Confined Lacey Road residents want change in their lives

Electricity cables at Lacey Road informal settlement in Durban.

A STATE of confinement or captivity, is what comes up when you search for the definition of prison. The residents of Lacey Road, an informal settlement sandwiched between Sydenham and Overport, find themselves in a state of confinement without a sentencing from a Judge or an officer of the law having whisked them away to their prison cell.

Minus an attorney or lawyer at their side, Lacey Road residents fight for their right of dignity.

The settlement, which was established in 1995 with only two shacks today is home to about 550 to 700 people. According to the last count done in early 2015 there were 181 recognized housing structures (excluding extensions). The shacks are built on private property, owned by the provincial government and zoned educational 1 on the North Central scheme. With no pathways or roadways, access to the settlement is limited and poses a problem for ambulances and taxis.

The land upon which the shacks are built is waterlogged and sewage water flows freely between the houses forming channels, posing a serious health risk to residents. Majority of the residents are unemployed and live a compound-like lifestyle and refer to those living in the neighboring Sydenham and Overport as outsiders. I asked one of the many unemployed youth to describe what life was like at the settlement.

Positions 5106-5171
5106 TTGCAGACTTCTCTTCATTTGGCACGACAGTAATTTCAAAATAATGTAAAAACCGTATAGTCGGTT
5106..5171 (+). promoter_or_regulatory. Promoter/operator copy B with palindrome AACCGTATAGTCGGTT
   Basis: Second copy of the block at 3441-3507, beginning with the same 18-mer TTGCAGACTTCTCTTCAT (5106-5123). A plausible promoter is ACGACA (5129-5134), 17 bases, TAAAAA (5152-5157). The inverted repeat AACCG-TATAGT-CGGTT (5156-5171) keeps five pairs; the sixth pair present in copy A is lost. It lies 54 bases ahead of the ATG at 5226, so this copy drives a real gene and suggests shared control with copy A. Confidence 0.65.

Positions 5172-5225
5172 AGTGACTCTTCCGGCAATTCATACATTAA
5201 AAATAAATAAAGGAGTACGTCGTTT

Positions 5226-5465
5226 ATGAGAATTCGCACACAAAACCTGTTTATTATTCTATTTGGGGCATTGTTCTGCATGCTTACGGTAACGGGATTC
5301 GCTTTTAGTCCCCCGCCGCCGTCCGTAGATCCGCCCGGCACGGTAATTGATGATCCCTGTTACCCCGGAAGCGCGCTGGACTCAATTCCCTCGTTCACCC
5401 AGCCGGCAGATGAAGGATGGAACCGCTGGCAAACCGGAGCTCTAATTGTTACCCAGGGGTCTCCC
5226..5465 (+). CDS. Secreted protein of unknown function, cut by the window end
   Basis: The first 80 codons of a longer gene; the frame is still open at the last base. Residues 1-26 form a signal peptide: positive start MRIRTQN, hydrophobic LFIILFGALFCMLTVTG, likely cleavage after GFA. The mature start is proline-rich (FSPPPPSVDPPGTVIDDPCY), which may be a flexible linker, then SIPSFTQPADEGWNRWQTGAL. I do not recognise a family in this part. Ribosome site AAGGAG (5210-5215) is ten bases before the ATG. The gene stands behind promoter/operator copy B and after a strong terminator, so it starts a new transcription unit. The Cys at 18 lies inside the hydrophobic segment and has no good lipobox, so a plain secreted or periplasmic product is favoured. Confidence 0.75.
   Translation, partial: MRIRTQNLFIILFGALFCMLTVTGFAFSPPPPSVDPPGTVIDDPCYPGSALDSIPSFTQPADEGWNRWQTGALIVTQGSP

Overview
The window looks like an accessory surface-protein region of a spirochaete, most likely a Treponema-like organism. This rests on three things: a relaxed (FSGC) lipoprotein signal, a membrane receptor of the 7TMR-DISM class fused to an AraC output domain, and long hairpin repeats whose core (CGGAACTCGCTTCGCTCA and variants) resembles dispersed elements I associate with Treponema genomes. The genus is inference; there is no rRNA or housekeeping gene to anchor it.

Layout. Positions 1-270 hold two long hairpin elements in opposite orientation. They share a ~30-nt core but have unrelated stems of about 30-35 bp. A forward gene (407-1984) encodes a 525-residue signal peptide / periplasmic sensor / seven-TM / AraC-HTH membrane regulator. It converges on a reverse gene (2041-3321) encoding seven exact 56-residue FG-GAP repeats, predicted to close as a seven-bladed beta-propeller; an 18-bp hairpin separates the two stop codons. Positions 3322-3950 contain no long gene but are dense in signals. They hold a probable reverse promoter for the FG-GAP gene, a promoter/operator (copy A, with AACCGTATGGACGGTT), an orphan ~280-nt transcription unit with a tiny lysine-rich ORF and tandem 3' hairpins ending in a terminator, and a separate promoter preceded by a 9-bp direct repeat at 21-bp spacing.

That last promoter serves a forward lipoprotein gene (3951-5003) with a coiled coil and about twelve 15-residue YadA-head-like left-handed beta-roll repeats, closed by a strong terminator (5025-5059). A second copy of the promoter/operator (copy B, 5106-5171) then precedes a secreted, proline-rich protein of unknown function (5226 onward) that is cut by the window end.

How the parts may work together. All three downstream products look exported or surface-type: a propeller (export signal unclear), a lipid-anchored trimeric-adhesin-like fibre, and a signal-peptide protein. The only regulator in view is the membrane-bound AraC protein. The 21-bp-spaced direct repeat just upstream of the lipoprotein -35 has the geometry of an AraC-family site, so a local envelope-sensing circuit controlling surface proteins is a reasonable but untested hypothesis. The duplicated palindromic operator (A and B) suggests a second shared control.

“Life inside here is very difficult, we struggle with basic things that people on the outside don't stress about. Some people are even scared to come visit you because you stay here, but the ones that do its because they can smoke or drink whatever they want without the police harassing you. Everyone who stays here doesn't like it, but because of circumstances, we find ourselves here. My priority now is to get closer to God and I believe that will help me to stay away from all the wrong things we do here. I was born in 1993 but sometimes feel like I am older than I am because of the hardships that I and many of my friends are faced with. I want a job, it doesn't matter what kind of job as long as I have a source of income,” said the youth who only identified himself as Junior.

Echoing Juniors' statement is Linda, who says despite the difficulties that come with living in an informal settlement and the inhumane conditions at Lacey Road, the place is very safe and crime free.

“Criminals know very well that if they are found here, they have to deal with mob justice. We don't play with criminals here. People here respect that law and everyone knows everyone. There are challenges that face us, as the youth more especially alcohol abuse, teenage pregnancy, HIV/AIDS and unemployment, but despite all of that, life here is nice,” he said.

Rudy NKgadima

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